Cloud storage as a new service for the online print sector?

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Despite all the scepticism, we are all keen on using it – cloud-based data backup and storage. In our private lives we love synchronizing our photos and documents with Amazon, Google et al. Yet what’s the story in our professional lives, where do we store our layout files for our print jobs? Could this be a new customer service for online print providers?

Every print provider has been here before: “But you printed the flyer for our event in July 2014 – we’d like to order another 1000 copies of the same flyer – although with a few minor amendments!” And you do indeed find most customer data in the well-organized data archive of any conventional print provider. If you’re lucky in open layout file format, as customer amendments are often more involved than previously advised. But how do online print providers deal with this issue? For how long is print data stored and for how long is it available to customers for reprint purposes? And if it has been stored, how do providers go about amending the data, if it is only available as a PDF file? Wouldn’t it be a good idea if print providers offered customers cloud storage facilities for their print data as a customer service at the provider portals?

Customer service is a major priority to both digital media providers and users. The whole marketplace seems to be teeming with cloud offerings and unlimited storage capacity. The US online print provider “Shutterfly” is taking an important and interesting step in the right direction, in my opinion. In addition to its general print offerings, this online print giant is providing free, secure and unlimited photo storage capacity to its customers, which it claims can never be deleted.

But I think that here too people should be bold and take the next step. The customer has to submit their print data to the online print provider via an upload function. In order to manage the deluge of data (jobs involving several uploads are no rarity), the data is deleted from the server after a certain period. But is that really necessary, given that we are living in the cloud era after all? Customer service is all about support – so why not include data archiving. Print data, like open raw data, could be archived using cloud outsourcing –reordering is then child’s play for the customer, because it is convenient!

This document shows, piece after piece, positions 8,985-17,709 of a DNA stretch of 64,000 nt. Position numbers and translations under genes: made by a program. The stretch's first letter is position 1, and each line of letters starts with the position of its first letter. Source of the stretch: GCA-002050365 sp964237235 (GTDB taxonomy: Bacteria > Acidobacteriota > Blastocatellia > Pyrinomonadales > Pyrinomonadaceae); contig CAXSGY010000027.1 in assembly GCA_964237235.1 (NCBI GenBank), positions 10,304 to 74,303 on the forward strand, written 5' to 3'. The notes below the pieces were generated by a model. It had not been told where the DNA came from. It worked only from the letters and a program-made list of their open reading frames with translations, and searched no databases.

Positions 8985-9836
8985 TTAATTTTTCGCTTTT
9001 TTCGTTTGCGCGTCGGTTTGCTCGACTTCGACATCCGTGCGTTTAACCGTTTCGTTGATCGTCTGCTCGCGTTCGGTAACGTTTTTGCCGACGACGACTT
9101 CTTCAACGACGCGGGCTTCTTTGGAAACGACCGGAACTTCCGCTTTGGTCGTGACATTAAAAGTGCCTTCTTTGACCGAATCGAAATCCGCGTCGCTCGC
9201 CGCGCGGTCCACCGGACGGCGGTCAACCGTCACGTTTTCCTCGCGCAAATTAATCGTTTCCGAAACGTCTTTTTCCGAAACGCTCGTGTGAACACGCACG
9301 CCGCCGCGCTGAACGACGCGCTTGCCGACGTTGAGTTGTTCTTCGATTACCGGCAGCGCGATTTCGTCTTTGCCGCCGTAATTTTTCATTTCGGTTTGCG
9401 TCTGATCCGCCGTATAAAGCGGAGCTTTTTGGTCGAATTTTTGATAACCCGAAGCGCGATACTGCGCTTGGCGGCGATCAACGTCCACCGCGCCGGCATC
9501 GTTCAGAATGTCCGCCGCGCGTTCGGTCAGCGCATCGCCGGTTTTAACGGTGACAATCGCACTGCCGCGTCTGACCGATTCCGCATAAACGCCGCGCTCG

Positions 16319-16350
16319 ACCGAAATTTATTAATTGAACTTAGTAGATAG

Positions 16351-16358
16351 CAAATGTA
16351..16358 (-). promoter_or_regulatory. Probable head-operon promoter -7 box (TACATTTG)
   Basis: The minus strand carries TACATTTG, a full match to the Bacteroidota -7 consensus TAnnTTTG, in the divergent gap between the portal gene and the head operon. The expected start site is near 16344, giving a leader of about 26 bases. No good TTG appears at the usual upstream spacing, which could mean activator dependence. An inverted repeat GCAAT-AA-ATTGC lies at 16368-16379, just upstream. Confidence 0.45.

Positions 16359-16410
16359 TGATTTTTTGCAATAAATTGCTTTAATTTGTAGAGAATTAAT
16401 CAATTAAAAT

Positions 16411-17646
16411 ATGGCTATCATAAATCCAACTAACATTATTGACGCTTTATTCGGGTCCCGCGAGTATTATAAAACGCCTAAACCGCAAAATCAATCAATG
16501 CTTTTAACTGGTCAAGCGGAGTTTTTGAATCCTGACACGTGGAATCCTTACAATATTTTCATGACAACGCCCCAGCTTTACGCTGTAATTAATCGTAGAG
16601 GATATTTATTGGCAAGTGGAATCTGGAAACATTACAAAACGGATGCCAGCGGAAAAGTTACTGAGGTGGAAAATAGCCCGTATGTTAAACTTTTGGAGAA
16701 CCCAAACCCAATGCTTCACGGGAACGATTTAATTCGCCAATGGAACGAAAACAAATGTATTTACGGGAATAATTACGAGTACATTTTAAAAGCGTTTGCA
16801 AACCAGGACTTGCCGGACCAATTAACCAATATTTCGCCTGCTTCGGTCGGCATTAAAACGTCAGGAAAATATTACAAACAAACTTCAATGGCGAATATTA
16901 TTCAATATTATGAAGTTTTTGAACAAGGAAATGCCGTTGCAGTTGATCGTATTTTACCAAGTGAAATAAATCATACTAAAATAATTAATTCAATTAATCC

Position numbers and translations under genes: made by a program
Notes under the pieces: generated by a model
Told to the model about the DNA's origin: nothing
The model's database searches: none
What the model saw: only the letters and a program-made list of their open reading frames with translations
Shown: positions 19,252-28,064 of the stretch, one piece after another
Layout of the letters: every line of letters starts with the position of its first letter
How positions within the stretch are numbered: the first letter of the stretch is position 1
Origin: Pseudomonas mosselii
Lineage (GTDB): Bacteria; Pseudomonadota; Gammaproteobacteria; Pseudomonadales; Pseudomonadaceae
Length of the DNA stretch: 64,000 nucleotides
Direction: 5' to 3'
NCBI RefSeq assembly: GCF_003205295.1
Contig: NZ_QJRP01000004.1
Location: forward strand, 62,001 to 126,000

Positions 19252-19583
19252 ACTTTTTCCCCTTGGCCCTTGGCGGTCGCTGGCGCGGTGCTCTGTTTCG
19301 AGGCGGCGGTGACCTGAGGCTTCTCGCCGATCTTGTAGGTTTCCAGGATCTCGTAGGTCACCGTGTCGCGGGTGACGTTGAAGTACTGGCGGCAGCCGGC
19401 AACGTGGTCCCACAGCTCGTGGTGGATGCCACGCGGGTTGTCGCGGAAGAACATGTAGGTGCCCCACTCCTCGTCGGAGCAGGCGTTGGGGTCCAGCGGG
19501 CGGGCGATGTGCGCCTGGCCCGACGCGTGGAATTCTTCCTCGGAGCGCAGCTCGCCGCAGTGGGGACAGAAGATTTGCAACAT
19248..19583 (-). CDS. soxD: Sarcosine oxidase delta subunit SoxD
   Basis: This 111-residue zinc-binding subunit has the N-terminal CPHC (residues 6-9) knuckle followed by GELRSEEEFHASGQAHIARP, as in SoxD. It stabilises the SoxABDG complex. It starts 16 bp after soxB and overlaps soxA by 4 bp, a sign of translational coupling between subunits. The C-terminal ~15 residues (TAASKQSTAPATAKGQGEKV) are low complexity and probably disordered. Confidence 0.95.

smart data archiving using cloud outsourcing is a customer service bonus.
smart data archiving using cloud outsourcing is a customer service bonus.

Sufficient storage capacity is now available at discount prices. The “Amazon Glacier” cloud storage service, for example, is priced at 0.012 USD net per GB per month. The cost savings compared to procuring and managing your own storage capacity are immense, particularly for data that is only seldom accessed. But the emphasis really is on “seldom used data”.  Since Amazon doesn’t want to come away empty-handed here either, data transmission prices need to be considered carefully in advance.

All incoming and outgoing data transfers are free of charge, provided transmission is within the same Amazon Web Services Region (AWS). If data has to be transferred between AWS regions, 0.020 USD per GB is charged. According to the AWS pricelist, the transmission of outgoing data into the Intranet costs 0.090 USD net per GB for up to 10TB a month – and the next 350 TB cost 0.050 USD.

zipperkopf BerdZipper_erkennend

 

 “Customer service will in future be a major distinguishing feature in the online print industry. Cloud services are an important component of that.” – Bernd Zipper

 

However, given that only the storage capacity that’s actually used is billed, this solution could be of interest not just to the big boys in the print market, if one is thinking in terms of proprietary data quantities. Of course this service should definitely not be provided, on data protection grounds, without the consent of the customer and providers need to amend their own General Terms of Business. The analysis of archived data also requires exact wording as well as feasibility tests.

My take: whether customers will be offered archiving free of charge or whether they have to pay for it in future is a marketing decision. Both Shutterfly.com and Gelato.com have already opted to go down the cloud outsourcing route. Companies definitely need to include this issue in their next IT decisions and marketing plans and budgets. It is certainly the right path to go down in terms of customer service and retention.

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